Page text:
Tetramethylammonium hydroxide (TMAOH) (30 g) was dissolved in 345 g of water. To this solution there was added the Ga(OH)3 prepared in Example 1. The slurry was mixed until the Ga(OH)3 dissolved. While stirring rapidly, 16.7 g of colloidal silica which has been ammonia stabilized (obtained from DuPont Inc. and identified as Ludox™ AS-40) was added. The slurry was stirred until homogeneous and then aged quiescently under autogenous pressure in a Parr Reactor (125 cc) for 2 days at 200° C. The product was collected by centrifugation and washed with water until the residual TMAOH was removed. The product was then dried at 110° C. for 16 hours. XRD characterization of the product showed it to have a unique pattern which includes the peaks commonly associated with a smectite clay. The position of the (060) peak was shifted to 1.52 Angstroms. The position of the (060) peak in Al-based dioctahedral clays should be at 1.49-1.50 Angstroms. The shift to higher d-spacing supports the theory that a larger cation, Ga, has replaced the Al in the octahedral layer.

EXAMPLE 3 Preparation of Pillared Ga-smectite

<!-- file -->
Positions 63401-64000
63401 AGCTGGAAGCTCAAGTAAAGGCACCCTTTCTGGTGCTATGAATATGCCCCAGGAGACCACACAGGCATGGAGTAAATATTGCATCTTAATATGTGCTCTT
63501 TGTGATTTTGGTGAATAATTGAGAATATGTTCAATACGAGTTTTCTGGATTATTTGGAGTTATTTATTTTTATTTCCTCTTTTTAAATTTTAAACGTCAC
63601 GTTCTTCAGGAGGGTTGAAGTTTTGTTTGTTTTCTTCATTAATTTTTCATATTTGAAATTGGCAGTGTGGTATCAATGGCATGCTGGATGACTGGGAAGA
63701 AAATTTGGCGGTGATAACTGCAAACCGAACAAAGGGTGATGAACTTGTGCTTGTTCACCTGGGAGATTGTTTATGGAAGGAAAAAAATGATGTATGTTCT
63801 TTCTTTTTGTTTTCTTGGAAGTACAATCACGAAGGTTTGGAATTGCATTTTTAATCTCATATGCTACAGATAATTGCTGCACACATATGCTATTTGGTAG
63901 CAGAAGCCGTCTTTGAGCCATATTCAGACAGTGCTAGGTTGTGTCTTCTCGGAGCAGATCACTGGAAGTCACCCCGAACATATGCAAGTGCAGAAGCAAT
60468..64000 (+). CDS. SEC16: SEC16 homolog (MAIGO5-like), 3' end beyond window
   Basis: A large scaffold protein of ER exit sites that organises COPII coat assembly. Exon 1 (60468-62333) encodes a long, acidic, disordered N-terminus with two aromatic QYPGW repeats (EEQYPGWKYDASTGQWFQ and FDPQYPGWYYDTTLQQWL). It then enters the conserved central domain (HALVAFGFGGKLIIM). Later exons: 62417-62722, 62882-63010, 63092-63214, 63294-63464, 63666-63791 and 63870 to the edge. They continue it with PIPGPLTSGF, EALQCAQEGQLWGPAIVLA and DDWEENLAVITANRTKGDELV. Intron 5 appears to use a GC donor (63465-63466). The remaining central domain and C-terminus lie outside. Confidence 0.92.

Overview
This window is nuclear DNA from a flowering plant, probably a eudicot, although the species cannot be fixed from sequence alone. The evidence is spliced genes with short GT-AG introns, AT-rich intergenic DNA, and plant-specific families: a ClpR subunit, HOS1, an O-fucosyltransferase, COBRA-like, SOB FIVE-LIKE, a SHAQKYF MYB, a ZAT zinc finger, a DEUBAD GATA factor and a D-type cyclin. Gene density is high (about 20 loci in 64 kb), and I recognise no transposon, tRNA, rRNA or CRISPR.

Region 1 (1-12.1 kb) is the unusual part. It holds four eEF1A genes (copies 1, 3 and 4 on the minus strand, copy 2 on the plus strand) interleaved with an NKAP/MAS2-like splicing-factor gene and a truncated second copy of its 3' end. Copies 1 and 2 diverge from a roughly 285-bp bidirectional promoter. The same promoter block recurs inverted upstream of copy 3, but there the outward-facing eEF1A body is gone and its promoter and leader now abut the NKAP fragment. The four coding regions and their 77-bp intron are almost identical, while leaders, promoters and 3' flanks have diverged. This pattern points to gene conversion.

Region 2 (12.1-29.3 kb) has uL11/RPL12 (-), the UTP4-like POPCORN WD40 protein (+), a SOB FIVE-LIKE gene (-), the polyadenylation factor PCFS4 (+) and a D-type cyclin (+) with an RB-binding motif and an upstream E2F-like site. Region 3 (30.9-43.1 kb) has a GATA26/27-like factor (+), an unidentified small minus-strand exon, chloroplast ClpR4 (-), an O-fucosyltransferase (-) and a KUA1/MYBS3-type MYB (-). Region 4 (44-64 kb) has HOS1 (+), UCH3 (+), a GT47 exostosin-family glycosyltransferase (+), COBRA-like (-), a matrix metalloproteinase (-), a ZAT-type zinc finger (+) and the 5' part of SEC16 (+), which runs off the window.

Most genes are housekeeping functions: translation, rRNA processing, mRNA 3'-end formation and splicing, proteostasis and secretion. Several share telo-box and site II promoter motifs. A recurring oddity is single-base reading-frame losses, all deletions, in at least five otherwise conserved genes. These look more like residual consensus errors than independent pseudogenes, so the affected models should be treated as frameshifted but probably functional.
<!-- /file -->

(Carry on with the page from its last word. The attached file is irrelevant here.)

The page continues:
A solution of 20 g of ACH solution (Reheis™) in 500 g of water was prepared. To this solution there were added 10 g of the TMA-Ga-smectite clay prepared in Example 2. The slurry was heated to 60° C. and aged with stirring for 2 hours. After cooling to room temperature, the clay was recovered by centrifugation and washed with water until substantially chloride free. The product was dried at 60° C. for 16 hours. The sample was characterized by its X-ray diffraction pattern which showed a d.sub.(001) -spacing of 19.2 Angstroms and by N2 adsorption which showed a BET surface area of 245 m2 /g.

The cracking activity of this pillard clay was determined using the following heptene cracking test. The heptene cracking test uses an electrically heated reactor which is loaded with 125 mg of 40-60 mesh (420-250 microns) particles of the catalyst to be tested. The catalyst was dried in situ for 30 minutes at 200° C. using flowing hydrogen, and then subjected to a reduction treatment of 425° C. in flowing hydrogen for one hour. The temperature of the reactor was then adjusted to 425° C. (inlet). The feed stream used to test the catalyst consists of hydrogen gas which is saturated with 1-heptene at 0° C. and atmospheric pressure. The feed stream was flowed over the catalyst at a flow of 125 cc/min. The effluent gas stream was analyzed using a gas chromatograph in order to calculate weight percent cracked product. Cracked product is product that has a lower molecular weight than the starting 1-heptene hydrocarbon. This sample had a cracking activity of 18 weight percent.